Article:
# Acids and BasesPage 3

#### PREVIEW

Slide 17

Solving Weak Acid Equilibrium Problems (continued)

Define change at equilibrium (as “x”).

Write equilibrium concentrations in terms of x.

Substitute equilibrium concentrations into equilibrium expression.

Solve for x the “easy way.”

Verify assumptions using 5% rule.

Calculate [H+] and pH.

Slide 18

## Percent Dissociation (Ionization)

It is useful to specify the amount of weak acid that has dissociated in achieving equilibrium in an aqueous solution. The percent dissociation is defined as follows:

For a given weak acid, the percent dissociation increases as the acid becomes more dilute.

Slide 19

Figure 14.10 The Effect of Dilution on the Percent Dissociation and (H+) of a Weak Acid Solution

Slide 20

## Bases

Arrhenius concept: A base is a substance that produces OH- ions in aqueous solution.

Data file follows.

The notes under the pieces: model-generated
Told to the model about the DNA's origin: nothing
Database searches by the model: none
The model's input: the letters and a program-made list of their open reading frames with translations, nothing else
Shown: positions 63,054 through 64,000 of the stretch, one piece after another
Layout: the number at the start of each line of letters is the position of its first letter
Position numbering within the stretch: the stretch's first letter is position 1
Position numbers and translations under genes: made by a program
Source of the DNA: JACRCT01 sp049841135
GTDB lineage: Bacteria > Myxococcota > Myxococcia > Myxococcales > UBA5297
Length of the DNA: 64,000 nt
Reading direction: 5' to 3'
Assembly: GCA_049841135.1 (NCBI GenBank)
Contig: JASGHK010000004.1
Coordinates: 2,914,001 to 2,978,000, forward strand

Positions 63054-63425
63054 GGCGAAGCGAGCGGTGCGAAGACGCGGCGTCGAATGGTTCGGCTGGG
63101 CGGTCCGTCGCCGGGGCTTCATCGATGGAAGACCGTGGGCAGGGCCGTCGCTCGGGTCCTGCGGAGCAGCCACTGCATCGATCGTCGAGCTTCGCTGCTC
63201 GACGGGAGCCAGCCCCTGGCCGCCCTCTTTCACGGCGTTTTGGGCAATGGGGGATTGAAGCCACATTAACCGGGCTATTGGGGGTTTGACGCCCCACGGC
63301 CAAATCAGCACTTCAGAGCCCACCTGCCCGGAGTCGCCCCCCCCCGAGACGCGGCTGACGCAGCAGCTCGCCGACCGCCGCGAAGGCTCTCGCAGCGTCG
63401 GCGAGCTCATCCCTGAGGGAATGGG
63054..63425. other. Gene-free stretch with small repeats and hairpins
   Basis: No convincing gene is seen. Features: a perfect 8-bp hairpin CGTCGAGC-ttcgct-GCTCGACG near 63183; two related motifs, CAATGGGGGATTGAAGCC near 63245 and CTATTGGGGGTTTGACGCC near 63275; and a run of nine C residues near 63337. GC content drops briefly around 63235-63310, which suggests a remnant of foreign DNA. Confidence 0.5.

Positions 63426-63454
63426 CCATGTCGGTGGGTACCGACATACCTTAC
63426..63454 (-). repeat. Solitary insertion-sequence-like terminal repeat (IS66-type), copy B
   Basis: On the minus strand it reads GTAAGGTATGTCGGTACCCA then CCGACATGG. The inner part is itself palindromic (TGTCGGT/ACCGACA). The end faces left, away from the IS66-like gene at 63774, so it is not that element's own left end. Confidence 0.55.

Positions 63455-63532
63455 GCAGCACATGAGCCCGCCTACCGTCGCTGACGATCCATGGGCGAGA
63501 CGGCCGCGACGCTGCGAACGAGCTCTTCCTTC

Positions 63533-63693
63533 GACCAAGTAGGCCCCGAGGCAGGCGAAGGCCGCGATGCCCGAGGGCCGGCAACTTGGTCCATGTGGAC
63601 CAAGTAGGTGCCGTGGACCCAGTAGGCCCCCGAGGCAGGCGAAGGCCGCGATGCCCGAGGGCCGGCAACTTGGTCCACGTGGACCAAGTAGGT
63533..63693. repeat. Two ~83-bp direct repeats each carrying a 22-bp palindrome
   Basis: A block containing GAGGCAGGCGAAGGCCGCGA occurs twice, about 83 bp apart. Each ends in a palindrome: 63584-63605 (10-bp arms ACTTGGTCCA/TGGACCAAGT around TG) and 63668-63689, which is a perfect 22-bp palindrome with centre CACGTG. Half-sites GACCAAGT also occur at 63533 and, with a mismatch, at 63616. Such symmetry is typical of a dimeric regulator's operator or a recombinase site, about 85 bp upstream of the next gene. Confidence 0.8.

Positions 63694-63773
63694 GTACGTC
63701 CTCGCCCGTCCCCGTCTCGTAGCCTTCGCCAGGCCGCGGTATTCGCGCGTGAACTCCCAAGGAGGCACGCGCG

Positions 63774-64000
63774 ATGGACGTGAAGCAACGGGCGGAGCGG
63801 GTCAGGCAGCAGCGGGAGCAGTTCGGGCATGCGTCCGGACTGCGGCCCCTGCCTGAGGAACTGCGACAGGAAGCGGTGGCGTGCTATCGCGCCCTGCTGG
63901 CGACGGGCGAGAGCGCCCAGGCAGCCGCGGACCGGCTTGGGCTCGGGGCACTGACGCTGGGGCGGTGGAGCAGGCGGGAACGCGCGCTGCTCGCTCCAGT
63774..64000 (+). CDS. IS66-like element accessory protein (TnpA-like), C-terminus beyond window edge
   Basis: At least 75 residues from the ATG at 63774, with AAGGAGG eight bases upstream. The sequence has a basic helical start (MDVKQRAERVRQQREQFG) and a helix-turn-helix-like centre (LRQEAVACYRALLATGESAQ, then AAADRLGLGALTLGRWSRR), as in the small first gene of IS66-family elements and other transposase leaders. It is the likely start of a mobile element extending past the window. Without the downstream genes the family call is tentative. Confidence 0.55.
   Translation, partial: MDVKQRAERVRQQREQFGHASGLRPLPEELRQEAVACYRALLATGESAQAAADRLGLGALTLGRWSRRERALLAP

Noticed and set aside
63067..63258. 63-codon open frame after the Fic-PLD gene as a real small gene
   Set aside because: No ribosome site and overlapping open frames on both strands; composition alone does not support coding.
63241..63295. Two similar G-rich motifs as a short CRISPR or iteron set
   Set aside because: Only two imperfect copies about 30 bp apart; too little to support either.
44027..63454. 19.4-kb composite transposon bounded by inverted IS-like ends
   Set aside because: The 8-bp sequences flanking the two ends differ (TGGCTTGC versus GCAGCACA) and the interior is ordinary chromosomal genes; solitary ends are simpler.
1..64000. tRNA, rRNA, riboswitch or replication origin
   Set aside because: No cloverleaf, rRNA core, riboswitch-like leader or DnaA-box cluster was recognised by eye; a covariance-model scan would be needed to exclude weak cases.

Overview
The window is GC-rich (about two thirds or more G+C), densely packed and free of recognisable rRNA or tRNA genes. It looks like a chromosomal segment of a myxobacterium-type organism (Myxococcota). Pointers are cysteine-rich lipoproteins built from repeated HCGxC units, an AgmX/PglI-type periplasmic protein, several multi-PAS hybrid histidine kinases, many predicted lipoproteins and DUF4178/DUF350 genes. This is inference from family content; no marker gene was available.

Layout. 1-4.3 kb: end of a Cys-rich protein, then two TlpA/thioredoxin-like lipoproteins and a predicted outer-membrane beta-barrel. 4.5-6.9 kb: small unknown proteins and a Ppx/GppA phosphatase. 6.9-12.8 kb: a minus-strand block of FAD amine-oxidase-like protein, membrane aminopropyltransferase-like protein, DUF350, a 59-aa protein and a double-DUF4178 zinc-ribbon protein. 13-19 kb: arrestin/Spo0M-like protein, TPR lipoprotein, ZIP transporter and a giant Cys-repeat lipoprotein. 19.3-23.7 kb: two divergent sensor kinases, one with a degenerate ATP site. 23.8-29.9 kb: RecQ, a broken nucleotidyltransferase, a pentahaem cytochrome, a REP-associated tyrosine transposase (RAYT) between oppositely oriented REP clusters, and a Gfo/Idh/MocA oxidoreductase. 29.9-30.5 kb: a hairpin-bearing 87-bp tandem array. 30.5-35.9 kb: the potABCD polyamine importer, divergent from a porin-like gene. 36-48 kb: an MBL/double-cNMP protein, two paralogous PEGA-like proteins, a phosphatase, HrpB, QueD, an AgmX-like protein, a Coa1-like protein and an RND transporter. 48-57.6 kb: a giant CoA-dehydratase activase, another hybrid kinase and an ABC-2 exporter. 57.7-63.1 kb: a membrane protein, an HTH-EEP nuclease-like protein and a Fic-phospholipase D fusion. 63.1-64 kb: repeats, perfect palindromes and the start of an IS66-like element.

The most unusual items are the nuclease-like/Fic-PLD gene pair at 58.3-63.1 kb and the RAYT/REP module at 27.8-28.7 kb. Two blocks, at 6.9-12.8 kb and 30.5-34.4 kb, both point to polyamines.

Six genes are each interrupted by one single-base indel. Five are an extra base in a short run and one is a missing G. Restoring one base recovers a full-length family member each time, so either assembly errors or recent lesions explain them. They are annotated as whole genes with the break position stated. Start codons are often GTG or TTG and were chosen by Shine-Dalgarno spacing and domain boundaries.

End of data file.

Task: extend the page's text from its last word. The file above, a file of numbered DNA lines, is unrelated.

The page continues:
Bronsted-Lowry concept: A base is a proton acceptor.

“Strong” and “weak” are used in the same sense for bases as for acids.

strong = complete dissociation (hydroxide ion supplied to solution)

NaOH(s)  Na+(aq) + OH(aq)

Slide 21

Bases (continued)

weak = very little dissociation (or reaction with water)

H3CNH2(aq) + H2O(l)  H3CNH3+(aq) + OH(aq)

H3CNH2 molecule accepts a proton and thus functions as a base. Water is the acid in this reaction. Methyl amine contains no hydroxide ion, it still increases the concentration of hydroxide ion to yield a basic solution.

Slide 22

## Polyprotic Acids

. . . can furnish more than one proton (H+) to the solution. A polyprotic acid always dissociates in a stepwise manner, one proton at a time.

For a typical weak polyprotic acid,

Ka1 > Ka2 > Ka3

Slide 23

Slide 24

## Structure and Acid-Base Properties

When a substance is dissolved in water, it produces an acidic solution if it can donate protons and produces a basic solution if it can accept protons.

Two factors for acidity in binary compounds:

Bond Polarity (high is good)

Bond Strength (low is good)

Slide 25

Figure 14.11 The Effect of the Number of Attached Oxygens on the O-H Bond in a Series of of Chlorine Oxyacids

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